“Apparently, Sophia Willoughby was talking to an acquaintance as she was going out of the shop, someone whom it appeared must be a near relation. She heard Mrs Willoughby saying that it was insupportable that they should stay at the Court, that the place needed completely fitting up from top to bottom and that she would not step inside it, let alone stay in the place until all was done to her satisfaction. She finished by saying that with luck, they would be able to start work within a fortnight. Now, what do you think to that? The house is to be occupied by the Willoughbys who will no doubt make it their family home. Not that there is yet any issue from that marriage to date!”
Marianne knew this to be true. The Willoughbys had not been blessed with any children in the four years they had been married. She wondered what John felt about it all, if he ever thought about the daughter he had never seen. She knew she would never have been able to bear the idea of a child of hers being brought up in the world without any acknowledgement of her existence. Perhaps John Willoughby was the cold fish Mrs Jennings described, though in her heart she protested at such an idea. She did not think him completely reprehensible. After all, he had once tried to explain his past actions to Elinor, for which he had seemed truly sorry.
Happy New Year everyone!
Illustration from Sense and Sensibility by Brock
An intriguing extract Jane. I look forward to reading more when it is published.
Thank you Kate - it seems such a long time to wait to see my book in print, but I expect it'll be here before I know it. I can't believe we're at the turn of a new year already.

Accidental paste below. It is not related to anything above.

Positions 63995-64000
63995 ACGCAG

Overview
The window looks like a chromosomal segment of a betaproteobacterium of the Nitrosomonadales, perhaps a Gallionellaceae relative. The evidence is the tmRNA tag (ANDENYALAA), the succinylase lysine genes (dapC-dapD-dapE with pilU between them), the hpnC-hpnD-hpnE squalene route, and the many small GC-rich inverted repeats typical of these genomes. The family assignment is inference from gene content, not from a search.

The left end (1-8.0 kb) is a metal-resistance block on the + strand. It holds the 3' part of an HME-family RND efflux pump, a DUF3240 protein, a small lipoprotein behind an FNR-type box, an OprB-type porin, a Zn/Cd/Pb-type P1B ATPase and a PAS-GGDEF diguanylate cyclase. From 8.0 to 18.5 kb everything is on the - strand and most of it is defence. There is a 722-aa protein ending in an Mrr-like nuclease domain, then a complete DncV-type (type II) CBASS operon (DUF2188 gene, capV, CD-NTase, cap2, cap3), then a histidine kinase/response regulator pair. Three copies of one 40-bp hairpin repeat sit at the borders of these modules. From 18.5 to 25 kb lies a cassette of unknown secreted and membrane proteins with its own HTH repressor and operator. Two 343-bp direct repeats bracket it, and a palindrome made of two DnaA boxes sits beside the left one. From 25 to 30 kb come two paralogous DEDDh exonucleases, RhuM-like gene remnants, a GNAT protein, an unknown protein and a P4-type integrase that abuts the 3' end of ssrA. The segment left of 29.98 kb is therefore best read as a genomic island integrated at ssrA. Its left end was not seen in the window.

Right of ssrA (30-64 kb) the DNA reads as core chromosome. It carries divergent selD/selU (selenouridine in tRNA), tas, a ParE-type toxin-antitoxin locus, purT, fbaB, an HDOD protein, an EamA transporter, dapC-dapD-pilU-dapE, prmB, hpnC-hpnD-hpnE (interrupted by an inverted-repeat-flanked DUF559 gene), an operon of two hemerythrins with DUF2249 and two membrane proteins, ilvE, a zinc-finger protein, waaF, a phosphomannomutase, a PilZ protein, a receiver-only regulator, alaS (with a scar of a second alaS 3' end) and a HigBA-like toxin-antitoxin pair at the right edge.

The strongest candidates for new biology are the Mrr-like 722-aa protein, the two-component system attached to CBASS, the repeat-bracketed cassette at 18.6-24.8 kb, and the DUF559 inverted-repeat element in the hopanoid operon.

As there were four Brock brothers - all of whom illustrated books with accurate historical drawings - it is sad that the illustrator here should merely be recorded as "Brock". For those who might be interested he was C E Brock brother to H M Brock, R H Brock and Tom Brock. The first two drew in similar styles. CE Brock died in 1938. HM Brock lived till 1960 and actually completed the dust covers for Sampson Low's edition of Jeffery Farnol novels originally developed by his brother. Their studio in Cambridge was littered with period furniture and clothes to assist them in the accurate illustration of many books (including Herbert Strangs historical children's books as well as Jane Austen editions). HM Brock was also a cartoonist of note and produced many cartoons for the humourous magazine "Punch". Some of these can be viewed at punchcartoons.com.